Nginx Full profile via the command:
sudo ufw allow 'Nginx Full'
This opens ports
443. To confirm the expected ports were opened you can run the command:
sudo ufw status
You should see the following:
Now we check to see if Nginx is running:
sudo systemctl status nginx
You should see a response with
nginx.service and and
Active property that is set to
Another way we can test if Nginx is working is to hit our Droplet’s IP address from our browser on our local machine. Example:
http://[droplet IP address]. You should see a page stating:
Welcome to nginx!
If so, nginx is now running! Hit
CTRL+C to exit the output in our terminal session from our previous command.
We have nginx running, but it has no configuration details about our website yet. We will configure that next.
Nginx configuration for our site
Nginx uses configuration files sometimes called
conf files. These files typically house information such as:
- The server name of the site. In our case this is the domain name
- How to respond to requests for specific endpoints (e.g., /admin, /home, etc)
- SSL certificate information
- gzip configuration
…And more. We’ll be setting up a few of these in the
conf file for our website.
First, navigate to
/etc/nginx/sites-available. Create a new file with a name the same as your domain. For example, if the domain you’ve been working with so far is
conf file would be named
example.com. If you are using a subdomain the file would be named something like
Technically, this naming convention is not required by Nginx, but it helps keep our files informative without needing to open them to look through the contents as much. If you’re configuring multiple sites on the same Droplet, the naming of these files gets even more important to help keep things clear. You can also split these files up to avoid repeat configuration blocks when multiple sites use the same configuration.
To create the file run:
sudo nano yourdomain
This will open
nano with your new file. In the file we want add a few basic items for now (we’ll add more later).
A server block is an Nginx term for a group that uses the configured
server_name and listen directives to bind to tcp sockets on the machine. Here’s what the file contents should look like for now:
Once you have added that to the file save the contents and exit the file.
Finally, we’ll create a symbolic link from this file to the
sites-enabled directory. The
sites-enabled directory is the directory Nginx uses as a ‘live sites’ folder which Nginx reads on start. We want to avoid having to duplicate our physical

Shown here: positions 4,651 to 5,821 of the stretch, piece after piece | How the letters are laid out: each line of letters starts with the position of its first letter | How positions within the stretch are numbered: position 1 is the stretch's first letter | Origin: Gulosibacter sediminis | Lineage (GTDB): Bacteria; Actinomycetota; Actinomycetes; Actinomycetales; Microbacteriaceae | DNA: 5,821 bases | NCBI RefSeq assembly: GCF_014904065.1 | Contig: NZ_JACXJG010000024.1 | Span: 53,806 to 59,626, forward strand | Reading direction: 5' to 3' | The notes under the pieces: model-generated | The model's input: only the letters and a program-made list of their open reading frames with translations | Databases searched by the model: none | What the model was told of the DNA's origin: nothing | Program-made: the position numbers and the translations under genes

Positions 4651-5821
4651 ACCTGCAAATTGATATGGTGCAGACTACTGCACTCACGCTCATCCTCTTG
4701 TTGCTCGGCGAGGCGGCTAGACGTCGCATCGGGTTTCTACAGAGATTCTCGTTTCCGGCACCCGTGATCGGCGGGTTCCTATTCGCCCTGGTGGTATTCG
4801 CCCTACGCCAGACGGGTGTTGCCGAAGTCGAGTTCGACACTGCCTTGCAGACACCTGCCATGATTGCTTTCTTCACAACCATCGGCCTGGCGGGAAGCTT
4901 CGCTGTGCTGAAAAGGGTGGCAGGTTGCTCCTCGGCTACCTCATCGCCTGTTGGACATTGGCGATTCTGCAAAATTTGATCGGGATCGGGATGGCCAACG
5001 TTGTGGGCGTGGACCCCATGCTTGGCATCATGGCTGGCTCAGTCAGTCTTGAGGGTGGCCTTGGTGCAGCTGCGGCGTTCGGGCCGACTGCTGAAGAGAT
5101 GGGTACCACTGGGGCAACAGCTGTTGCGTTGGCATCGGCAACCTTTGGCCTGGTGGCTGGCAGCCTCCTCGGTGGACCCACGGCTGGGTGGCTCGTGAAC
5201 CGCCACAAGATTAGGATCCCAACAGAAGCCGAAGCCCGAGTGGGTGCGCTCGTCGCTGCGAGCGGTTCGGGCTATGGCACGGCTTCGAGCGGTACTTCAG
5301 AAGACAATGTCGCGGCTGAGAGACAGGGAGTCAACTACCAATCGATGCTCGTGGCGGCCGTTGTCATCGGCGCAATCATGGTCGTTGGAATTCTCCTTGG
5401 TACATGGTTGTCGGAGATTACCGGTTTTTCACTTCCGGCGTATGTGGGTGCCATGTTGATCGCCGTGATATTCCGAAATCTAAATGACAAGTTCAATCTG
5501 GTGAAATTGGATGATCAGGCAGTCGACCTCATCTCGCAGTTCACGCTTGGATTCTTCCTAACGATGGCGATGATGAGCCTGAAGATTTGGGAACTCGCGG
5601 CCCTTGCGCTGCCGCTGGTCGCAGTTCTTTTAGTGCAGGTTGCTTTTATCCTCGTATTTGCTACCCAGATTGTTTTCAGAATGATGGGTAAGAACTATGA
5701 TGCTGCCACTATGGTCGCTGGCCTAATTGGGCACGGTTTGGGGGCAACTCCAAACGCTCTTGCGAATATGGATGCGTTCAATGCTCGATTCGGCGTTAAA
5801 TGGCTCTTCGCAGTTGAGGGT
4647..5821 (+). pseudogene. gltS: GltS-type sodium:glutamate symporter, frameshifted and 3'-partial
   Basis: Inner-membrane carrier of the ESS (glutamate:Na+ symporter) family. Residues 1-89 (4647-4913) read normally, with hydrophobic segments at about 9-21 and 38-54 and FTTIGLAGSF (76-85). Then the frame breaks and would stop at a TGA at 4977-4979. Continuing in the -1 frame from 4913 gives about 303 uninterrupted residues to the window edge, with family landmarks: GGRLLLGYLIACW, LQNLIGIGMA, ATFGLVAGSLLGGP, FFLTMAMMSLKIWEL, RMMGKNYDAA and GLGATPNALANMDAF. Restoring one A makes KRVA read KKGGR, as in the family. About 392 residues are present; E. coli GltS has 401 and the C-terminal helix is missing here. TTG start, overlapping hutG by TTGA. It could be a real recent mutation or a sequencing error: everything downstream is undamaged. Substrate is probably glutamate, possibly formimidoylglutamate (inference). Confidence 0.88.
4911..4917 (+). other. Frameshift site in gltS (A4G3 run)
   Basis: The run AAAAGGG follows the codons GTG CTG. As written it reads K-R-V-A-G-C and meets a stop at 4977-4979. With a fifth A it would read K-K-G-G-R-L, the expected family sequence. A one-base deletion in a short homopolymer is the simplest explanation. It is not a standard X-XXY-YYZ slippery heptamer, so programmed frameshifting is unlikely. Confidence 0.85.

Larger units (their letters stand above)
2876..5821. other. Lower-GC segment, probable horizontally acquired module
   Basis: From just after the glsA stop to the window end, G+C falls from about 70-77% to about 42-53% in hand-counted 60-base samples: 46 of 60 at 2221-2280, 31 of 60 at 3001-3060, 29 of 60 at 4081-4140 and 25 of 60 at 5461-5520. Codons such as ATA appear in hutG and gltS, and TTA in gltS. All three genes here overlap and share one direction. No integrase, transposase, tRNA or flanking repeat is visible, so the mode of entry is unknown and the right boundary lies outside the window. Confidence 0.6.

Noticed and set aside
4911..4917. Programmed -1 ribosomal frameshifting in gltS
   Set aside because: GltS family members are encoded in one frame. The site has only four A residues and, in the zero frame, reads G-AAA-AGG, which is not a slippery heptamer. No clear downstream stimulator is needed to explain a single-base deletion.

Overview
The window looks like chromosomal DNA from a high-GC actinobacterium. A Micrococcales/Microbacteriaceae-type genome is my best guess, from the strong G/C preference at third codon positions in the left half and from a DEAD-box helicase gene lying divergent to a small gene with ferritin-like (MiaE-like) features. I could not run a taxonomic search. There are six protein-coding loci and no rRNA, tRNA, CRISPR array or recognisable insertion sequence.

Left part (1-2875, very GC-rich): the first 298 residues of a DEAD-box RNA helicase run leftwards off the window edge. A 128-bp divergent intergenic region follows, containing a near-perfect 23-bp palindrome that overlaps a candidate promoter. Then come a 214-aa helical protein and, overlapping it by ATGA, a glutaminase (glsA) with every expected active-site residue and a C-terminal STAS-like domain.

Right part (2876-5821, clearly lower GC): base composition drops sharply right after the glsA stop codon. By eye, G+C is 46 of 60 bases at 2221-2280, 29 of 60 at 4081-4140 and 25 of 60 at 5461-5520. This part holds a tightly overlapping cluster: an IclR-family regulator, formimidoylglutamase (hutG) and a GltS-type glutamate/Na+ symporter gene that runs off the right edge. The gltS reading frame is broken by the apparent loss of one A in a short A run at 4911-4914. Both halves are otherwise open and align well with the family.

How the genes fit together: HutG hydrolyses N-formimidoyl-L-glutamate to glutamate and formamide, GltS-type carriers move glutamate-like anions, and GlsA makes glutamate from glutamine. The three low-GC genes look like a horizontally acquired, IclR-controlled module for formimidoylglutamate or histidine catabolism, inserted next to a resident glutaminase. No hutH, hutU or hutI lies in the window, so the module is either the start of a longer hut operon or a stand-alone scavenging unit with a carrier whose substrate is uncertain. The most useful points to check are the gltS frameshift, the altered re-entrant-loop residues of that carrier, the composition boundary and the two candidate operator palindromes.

conf file so a symbolic link is useful here. To create the symbolic link run the command:
sudo ln -s /etc/nginx/sites-available/[your conf file] /etc/nginx/sites-enabled/
You can now test that your configuration is correct in Nginx with the command:
sudo nginx -t
This will report any errors with your configuration. If there are no problems, you can now restart Nginx so it will load your changes:
sudo systemctl restart nginx
Creating the physical directory for our site
Now we will create the folder where our website will be physically deployed. This should match the
root value we specified in our Nginx
conf file above. Change to
Create a new directory that will contain our website contents using your domain instead of the example one given below:
sudo mkdir yourdomain
Lastly, change the owner of the directory we just created to the
sudo chown webadmin:webdamin your-folder-name
Deploying our website to our Droplet
It’s time to push our website to our Droplet! In this section we will be:
- Building a production version of our site locally
- Pushing it to our Droplet at the
rootlocation in our
If you are not using
create-react-app these steps might be slightly different for you. The end result is the same, however. Get the production website files to the
root location in our
conf file for our website on our Droplet.
To create a production build of our
create-react-app project we’ll run the command:
npm run build
You should now see a
build directory in your local project structure. The contents of this folder are what we want to copy to our Droplet.
In order to copy files from our local machine to our Droplet we’ll use SFTP. I’m on Windows and will be using WinSCP to do this, but you can accomplish it using any SFTP client you like. Digital Ocean also has a guide to do this entirely within the terminal if that suits your needs better. If you are using WinSCP they have a guide to configuring SSH key usage.
Next, we can copy the contents of the
build folder on our local machine to the
root folder we just created on our Droplet. Take everything inside the
Now, if we hit our domain again from our local browser we should see our website!
Our site is now up and running. Let’s configure
SSL so that the site can be accessed via
We’ll do that in part 4.
Written by Jordan Polaniec, who loves software. You can follow him on Twitter